Education Otherwise

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Education Otherwise
Area served
Primarily UK
MethodSupport, lobbying, research

Education Otherwise (EO) is a registered charity[1] based in England for families whose children are being educated otherwise than at school, and for those who wish to uphold the freedom of families to take responsibility for the education of their children. It provides support and information online, by telephone and through a bi-monthly newsletter to members throughout the UK and overseas.

Established in the mid-1970s, it took its name from the (then current) 1944 Education Act (Section 36) which stated that parents are responsible for the education of their children, "either by regular attendance at school or otherwise". This clause has been retained in subsequent Education Acts (currently section 7 of the 1996 Education Act)[2] and remains an indication of the validity afforded to an education other than by schooling.[3]


In 1972, Royston Lambert, head of Dartington Hall School asked Dick Kitto, who had been working there since 1955, to set up a project in conjunction with Northcliffe School to provide education for a group of non-academic students who would have to take another year in school due to the pending raising of the school leaving age.[4] Kitto established a free school or democratic school model for the running of the project and was impressed by the qualities of the students even though they had effectively unschooled themselves within the school system, where they were perceived as trouble makers.[5]

Kitto's school caught the attention of Stan Windass, who had been working for a children's rights centre in London, through which he had become aware of several families who were educating their own children. Windass had just taken the lease of Lower Shaw Farm and wanted to establish it as a centre to explore ideas for an alternative society. Windass asked Kitto to become the warden at Lower Shaw Farm after the Northcliffe School project ended.

Kitto was familiar with ideas about unschooled education through reading John Holt and Joy Baker's Children in Chancery[6] along with his experiences at the Northcliffe School project. He and Windass were able to contact several families who were educating otherwise and arranged an informal network, and occasional meetings, between them throughout 1975 and 1976.

During 1976, Granada Television made a programme about the group which resulted in around 200 enquiries and expanded the membership to over 50. The informal nature of the group could not handle such a level of interest and so, at a meeting in September 1976 which included five deschooling families, a more formal structure for the group was established with stated aims and a regular newsletter. In 1977, Kitto presented a BBC TV Open Door programme about the ideas behind the organisation. This resulted in over 2,000 enquiries and increased the membership to around 250.[7]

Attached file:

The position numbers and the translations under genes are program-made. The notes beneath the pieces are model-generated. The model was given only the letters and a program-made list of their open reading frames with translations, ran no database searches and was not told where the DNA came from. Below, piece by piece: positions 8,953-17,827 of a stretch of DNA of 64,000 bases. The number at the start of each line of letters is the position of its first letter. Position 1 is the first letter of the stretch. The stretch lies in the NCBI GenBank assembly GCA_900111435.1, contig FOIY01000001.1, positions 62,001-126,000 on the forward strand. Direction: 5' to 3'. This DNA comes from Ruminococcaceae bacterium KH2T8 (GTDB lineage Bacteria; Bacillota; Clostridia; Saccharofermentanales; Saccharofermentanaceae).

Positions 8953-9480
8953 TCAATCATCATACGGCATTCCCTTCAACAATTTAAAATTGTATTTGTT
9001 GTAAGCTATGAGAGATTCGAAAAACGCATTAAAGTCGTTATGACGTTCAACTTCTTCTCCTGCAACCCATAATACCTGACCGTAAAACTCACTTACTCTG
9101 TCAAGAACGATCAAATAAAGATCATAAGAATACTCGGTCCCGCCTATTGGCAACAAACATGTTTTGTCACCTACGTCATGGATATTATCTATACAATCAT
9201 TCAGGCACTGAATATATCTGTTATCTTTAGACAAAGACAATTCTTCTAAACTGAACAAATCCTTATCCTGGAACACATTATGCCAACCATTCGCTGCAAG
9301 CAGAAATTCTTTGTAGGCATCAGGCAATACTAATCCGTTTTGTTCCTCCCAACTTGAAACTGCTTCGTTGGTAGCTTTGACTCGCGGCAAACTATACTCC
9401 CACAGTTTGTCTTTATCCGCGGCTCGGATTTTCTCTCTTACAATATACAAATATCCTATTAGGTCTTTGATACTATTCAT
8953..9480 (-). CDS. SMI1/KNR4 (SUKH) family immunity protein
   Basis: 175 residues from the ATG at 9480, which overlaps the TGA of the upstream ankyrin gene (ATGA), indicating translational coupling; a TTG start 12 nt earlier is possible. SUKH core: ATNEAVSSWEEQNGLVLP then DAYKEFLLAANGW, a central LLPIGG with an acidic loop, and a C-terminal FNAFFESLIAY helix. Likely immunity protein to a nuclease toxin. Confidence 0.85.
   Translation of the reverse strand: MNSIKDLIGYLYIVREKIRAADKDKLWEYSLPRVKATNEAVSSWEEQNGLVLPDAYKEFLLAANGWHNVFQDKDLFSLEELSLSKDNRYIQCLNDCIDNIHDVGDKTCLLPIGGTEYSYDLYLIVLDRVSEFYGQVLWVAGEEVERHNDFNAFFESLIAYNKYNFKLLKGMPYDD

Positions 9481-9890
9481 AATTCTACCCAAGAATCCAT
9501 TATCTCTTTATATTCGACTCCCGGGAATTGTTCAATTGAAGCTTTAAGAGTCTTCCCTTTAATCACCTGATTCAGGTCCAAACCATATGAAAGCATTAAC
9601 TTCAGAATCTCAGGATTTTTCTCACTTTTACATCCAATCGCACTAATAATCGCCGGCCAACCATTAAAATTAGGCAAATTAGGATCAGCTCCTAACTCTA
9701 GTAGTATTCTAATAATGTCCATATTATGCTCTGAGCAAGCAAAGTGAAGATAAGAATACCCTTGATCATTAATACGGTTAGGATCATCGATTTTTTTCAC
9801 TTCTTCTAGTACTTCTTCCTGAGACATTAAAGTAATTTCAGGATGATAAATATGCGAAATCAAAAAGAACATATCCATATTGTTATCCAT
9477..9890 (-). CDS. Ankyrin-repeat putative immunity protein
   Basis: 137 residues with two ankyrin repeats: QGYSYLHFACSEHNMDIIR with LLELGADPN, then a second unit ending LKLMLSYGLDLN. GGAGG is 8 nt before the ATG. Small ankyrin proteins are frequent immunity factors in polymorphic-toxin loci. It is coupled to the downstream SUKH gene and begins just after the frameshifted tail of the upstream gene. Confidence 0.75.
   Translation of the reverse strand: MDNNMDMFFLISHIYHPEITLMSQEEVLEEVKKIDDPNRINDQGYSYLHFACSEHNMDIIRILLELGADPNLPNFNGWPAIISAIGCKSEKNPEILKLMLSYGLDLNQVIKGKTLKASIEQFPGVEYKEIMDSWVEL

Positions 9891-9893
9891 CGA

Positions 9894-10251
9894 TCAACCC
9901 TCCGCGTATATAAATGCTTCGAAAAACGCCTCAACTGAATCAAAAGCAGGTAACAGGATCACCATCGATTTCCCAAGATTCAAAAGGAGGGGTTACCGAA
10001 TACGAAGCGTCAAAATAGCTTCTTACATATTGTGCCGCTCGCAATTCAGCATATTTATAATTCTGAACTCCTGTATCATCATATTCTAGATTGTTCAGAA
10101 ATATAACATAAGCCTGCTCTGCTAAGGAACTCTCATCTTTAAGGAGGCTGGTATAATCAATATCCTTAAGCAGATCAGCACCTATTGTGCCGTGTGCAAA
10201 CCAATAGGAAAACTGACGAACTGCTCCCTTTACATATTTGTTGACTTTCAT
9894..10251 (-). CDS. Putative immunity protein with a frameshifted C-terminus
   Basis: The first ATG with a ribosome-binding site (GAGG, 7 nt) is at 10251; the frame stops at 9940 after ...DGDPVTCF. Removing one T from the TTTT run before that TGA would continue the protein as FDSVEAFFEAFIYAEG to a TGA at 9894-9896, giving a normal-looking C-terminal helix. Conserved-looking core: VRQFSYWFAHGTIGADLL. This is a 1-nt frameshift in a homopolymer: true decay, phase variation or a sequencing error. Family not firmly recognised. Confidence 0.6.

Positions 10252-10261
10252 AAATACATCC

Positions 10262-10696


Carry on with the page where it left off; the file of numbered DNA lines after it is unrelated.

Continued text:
Original EO logo

The original logo (based on a UK traffic sign) was intended to represent a child breaking-out of the confines of school, and pointing towards a different way. It was submitted to a printer with the request that, before printing, the 'foot' be made to look more as though it was kicking the triangle open; the originator of the drawing had always remained unhappy with that foot and at a later opportunity the logo was amended slightly to make it less like what the originator saw as a "goose-step".[citation needed]

Conflict and development[edit]

With the steady growth in numbers of members, around 1,500 in 1986 (tenth anniversary) rising to 2,278 in 1992,[8] it was recognised that a trend away from the original ethos of EO was developing. There was much debate about its structure. The April/May 1993 newsletter (Issue 91) featured an EO Restructuring Supplement presenting various options for "the way forward". By the mid-1990s, it was being recognised that people were joining EO due to a "crisis" and wanted to get their child out of the school system, rather than coming to it with an interest in exploring alternative education provision.[9] There was disaffection with the way the organisation was run via national gatherings which were seen as alienating the majority of members. The debate broadly split into those that wanted to follow a structured style of education with a "managed" organisation and those who valued an informal approach and rejecting the status of charitable trust and company limited by guarantee.

A short lived faction, Education Otherwise Unlimited, laid out the conflicting areas with the organisation's structure in a table:[10]

Original EO Ethos Present Structure
Decisions reached by consensus, everyone had an equal voice. No exclusive meetings. Directors hold meetings, at which "non-directors should not really interrupt proceedings"[11]